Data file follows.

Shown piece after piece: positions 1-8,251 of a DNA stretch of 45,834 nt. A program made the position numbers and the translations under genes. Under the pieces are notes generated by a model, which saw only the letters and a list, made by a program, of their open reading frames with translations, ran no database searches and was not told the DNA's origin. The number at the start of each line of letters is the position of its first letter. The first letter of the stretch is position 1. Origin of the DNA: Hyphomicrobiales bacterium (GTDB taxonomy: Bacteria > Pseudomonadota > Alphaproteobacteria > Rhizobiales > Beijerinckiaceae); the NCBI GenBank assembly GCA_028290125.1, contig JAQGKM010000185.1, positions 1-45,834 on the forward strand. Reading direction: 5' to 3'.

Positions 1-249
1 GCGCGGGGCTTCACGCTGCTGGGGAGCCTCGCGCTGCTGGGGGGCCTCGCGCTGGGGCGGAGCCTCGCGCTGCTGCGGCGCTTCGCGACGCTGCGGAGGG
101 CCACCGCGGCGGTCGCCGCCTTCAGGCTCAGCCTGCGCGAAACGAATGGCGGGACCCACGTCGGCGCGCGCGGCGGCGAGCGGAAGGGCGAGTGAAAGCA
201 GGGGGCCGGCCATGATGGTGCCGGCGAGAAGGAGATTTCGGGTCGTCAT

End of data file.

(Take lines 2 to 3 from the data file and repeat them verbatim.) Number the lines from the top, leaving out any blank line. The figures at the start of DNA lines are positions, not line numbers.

Positions 1-249
1 GCGCGGGGCTTCACGCTGCTGGGGAGCCTCGCGCTGCTGGGGGGCCTCGCGCTGGGGCGGAGCCTCGCGCTGCTGCGGCGCTTCGCGACGCTGCGGAGGG